Flying Failures: These 5 U.S. Warplanes Were Total Flops

Flying Failures: These 5 U.S. Warplanes Were Total Flops

David Axe

Security,

In the 1950s and ‘60s, American plane-makers went crazy developing new fighters, bombers and reconnaissance aircraft for the U.S. armed services. Some of the most successful designs — the F-4, the F-15 and B-52 — remain in service in 2019. Other concepts failed. Some of them, spectacularly. Here are a few.

In the 1950s and ‘60s, American plane-makers went crazy developing new fighters, bombers and reconnaissance aircraft for the U.S. armed services. Some of the most successful designs — the F-4, the F-15 and B-52 — remain in service in 2019.

Other concepts failed. Some of them, spectacularly. Here are a few.

Convair YB-60

In the early 1950s, the U.S. Air Force wanted a turbojet-powered heavy strategic bomber to lug atomic bombs across oceans. Convair had built the piston-engine B-36 for the Air Force and decided that simply swapping out the B-36’s prop motors for jets — among other modest changes — would suffice to produce a winning new bomber.

The result was the YB-60, a 171-foot-long monster of a warplane sporting eight J57 turbojets. The first of two prototypes took off on its inaugural flight in April 1952. The YB-60 could fly 2,900 miles at a cruising speed of 467 miles per hour while lugging a 36 tons of bombs.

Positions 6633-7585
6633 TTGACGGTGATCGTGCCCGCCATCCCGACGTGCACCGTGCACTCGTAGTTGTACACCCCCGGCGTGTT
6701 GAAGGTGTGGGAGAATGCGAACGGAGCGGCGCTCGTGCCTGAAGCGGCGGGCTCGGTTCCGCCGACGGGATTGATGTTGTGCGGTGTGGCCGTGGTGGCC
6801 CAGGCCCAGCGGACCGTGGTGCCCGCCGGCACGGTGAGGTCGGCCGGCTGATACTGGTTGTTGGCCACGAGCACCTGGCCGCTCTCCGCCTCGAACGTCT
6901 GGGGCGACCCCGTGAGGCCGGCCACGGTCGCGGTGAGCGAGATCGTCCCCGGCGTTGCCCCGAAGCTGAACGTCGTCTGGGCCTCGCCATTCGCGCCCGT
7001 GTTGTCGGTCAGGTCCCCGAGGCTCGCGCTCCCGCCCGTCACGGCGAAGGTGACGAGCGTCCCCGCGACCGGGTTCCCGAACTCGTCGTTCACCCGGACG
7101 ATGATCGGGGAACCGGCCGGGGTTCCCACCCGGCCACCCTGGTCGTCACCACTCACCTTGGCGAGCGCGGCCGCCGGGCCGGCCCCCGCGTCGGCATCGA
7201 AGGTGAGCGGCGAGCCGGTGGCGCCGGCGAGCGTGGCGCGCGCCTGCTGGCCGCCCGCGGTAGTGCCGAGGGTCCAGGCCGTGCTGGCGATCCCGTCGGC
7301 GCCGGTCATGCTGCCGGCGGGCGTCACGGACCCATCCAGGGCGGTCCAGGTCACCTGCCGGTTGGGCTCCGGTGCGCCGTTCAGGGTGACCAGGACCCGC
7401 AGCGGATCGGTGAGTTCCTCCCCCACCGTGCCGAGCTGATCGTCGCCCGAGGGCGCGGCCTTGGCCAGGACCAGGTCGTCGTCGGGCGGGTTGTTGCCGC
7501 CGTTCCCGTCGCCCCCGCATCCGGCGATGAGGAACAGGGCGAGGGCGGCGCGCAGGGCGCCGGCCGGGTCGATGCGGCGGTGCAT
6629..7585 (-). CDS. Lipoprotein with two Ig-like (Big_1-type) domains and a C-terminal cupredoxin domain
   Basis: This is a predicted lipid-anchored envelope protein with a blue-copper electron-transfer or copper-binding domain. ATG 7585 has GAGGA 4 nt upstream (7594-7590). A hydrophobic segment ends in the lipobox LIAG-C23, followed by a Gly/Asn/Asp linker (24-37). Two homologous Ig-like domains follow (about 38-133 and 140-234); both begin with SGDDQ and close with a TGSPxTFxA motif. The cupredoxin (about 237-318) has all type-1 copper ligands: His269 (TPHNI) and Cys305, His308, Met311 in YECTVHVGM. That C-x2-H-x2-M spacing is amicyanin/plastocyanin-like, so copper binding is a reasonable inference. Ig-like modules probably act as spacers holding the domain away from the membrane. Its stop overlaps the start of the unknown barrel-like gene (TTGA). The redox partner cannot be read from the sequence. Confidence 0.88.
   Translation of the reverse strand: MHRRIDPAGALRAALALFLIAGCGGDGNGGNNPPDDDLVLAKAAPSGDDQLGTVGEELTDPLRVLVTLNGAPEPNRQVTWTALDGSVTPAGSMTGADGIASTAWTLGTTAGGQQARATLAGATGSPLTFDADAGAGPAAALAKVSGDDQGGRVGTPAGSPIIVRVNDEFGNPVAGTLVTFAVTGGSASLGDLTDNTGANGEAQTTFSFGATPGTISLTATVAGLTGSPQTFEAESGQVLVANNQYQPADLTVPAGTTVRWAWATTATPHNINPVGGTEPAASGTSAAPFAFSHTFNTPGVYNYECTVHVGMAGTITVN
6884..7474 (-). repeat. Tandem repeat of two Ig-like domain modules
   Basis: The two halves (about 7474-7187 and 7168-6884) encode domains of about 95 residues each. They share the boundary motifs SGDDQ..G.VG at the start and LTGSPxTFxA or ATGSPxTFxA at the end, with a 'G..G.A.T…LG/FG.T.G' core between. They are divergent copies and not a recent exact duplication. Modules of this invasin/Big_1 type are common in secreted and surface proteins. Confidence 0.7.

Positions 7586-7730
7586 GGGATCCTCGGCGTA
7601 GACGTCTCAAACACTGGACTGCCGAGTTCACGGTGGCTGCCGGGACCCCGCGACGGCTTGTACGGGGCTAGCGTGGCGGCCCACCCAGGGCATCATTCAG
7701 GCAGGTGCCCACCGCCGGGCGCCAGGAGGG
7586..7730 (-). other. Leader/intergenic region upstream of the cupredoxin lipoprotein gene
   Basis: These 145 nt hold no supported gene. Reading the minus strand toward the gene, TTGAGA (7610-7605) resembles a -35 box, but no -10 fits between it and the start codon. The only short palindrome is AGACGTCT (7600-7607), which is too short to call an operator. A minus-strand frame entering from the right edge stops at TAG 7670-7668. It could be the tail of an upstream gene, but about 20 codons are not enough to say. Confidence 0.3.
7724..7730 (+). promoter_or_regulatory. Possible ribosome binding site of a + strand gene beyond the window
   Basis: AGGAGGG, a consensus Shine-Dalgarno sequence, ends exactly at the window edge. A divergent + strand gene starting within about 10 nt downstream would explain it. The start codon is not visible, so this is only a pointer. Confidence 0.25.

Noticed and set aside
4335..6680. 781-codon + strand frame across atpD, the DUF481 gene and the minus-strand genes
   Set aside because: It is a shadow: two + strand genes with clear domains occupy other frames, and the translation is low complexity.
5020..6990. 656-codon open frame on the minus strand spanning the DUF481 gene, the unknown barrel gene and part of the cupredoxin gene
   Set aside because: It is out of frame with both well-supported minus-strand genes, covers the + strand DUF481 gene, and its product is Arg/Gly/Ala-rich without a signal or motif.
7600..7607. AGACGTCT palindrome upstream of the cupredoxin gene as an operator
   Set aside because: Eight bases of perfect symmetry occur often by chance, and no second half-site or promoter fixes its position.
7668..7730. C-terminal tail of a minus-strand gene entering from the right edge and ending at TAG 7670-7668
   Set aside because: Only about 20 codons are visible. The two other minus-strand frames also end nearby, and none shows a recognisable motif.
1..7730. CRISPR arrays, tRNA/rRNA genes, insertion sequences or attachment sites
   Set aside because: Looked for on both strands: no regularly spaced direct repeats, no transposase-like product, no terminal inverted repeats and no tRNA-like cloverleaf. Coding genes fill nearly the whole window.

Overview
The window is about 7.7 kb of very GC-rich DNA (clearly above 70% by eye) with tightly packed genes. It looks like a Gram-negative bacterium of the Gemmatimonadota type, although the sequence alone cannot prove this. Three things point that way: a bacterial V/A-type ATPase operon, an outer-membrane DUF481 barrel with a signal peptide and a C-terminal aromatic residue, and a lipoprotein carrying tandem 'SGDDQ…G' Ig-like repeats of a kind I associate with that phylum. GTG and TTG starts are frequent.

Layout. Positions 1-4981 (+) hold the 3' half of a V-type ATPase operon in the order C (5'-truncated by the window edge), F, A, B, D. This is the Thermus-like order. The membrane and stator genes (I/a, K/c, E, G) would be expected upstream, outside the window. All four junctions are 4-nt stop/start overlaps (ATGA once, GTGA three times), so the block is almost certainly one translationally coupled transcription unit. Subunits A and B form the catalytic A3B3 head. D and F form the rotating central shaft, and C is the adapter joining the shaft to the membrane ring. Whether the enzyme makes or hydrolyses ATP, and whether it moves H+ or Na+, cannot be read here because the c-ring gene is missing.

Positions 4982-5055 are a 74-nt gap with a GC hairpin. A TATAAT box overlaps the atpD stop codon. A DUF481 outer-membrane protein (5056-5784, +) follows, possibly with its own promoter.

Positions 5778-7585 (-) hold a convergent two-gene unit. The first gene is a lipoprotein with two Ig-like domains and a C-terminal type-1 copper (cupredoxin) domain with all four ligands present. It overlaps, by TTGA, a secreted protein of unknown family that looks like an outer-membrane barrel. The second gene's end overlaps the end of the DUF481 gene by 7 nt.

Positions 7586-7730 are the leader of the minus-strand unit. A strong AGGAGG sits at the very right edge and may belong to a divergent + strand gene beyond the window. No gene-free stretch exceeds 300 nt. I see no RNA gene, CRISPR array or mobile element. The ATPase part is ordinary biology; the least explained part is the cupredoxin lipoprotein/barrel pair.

Impressive, sure — but not as impressive as the performance of the YB-60’s most direct competitor, Boeing’s B-52. The eight-engine B-52 cruises at 525 miles per hour over a distance of 4,500 miles while carrying 35 tons of bombs.

The Air Force cancelled the YB-60’s test program in January 1953. B-52s remain in the U.S. inventory.

Bell XF-109

In 1955, the U.S. Navy and Air Force approached Bell Aircraft Corporation with a far-out idea — design a Mach-two fighter capable of launching and landing vertically. Bell dutifully drew up a design for what it unofficially called the XF-109.

Fifty-nine feet long, the XF-109 featured a startling eight J85 jet engines — four afterburning motors arranged two apiece in rotating wingtip nacelles, plus another two afterburners in the rear fuselage and a pair of non-afterburning J85s pointing downward behind the cockpit.

With distinct rearward- and downward-blasting powerplants, the XF-109’s basic form is not dissimilar to that of the F-35B supersonic jump jet that Lockheed Martin designed for the U.S. Marine Corps 40 years later.

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